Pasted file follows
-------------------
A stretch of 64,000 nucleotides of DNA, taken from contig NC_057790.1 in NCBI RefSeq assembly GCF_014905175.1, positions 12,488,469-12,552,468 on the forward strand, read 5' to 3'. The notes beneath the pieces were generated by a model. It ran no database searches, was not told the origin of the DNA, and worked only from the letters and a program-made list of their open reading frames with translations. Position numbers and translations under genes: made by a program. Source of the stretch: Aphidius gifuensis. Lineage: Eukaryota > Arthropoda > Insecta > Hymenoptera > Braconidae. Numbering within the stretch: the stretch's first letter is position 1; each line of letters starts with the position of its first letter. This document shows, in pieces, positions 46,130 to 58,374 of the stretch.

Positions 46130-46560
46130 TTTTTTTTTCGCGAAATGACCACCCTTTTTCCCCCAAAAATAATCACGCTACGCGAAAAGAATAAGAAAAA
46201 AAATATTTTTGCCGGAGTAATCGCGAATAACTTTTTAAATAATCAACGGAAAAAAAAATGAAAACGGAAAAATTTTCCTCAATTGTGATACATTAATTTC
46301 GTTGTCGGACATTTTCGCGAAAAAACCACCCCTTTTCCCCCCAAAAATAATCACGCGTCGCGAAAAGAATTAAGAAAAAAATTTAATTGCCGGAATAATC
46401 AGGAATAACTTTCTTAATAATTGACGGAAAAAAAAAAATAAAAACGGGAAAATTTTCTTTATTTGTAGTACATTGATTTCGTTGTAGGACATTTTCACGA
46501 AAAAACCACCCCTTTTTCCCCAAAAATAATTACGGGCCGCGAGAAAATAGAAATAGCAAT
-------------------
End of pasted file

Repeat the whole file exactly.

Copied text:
A stretch of 64,000 nucleotides of DNA, taken from contig NC_057790.1 in NCBI RefSeq assembly GCF_014905175.1, positions 12,488,469-12,552,468 on the forward strand, read 5' to 3'. The notes beneath the pieces were generated by a model. It ran no database searches, was not told the origin of the DNA, and worked only from the letters and a program-made list of their open reading frames with translations. Position numbers and translations under genes: made by a program. Source of the stretch: Aphidius gifuensis. Lineage: Eukaryota > Arthropoda > Insecta > Hymenoptera > Braconidae. Numbering within the stretch: the stretch's first letter is position 1; each line of letters starts with the position of its first letter. This document shows, in pieces, positions 46,130 to 58,374 of the stretch.

Positions 46130-46560
46130 TTTTTTTTTCGCGAAATGACCACCCTTTTTCCCCCAAAAATAATCACGCTACGCGAAAAGAATAAGAAAAA
46201 AAATATTTTTGCCGGAGTAATCGCGAATAACTTTTTAAATAATCAACGGAAAAAAAAATGAAAACGGAAAAATTTTCCTCAATTGTGATACATTAATTTC
46301 GTTGTCGGACATTTTCGCGAAAAAACCACCCCTTTTCCCCCCAAAAATAATCACGCGTCGCGAAAAGAATTAAGAAAAAAATTTAATTGCCGGAATAATC
46401 AGGAATAACTTTCTTAATAATTGACGGAAAAAAAAAAATAAAAACGGGAAAATTTTCTTTATTTGTAGTACATTGATTTCGTTGTAGGACATTTTCACGA
46501 AAAAACCACCCCTTTTTCCCCAAAAATAATTACGGGCCGCGAGAAAATAGAAATAGCAAT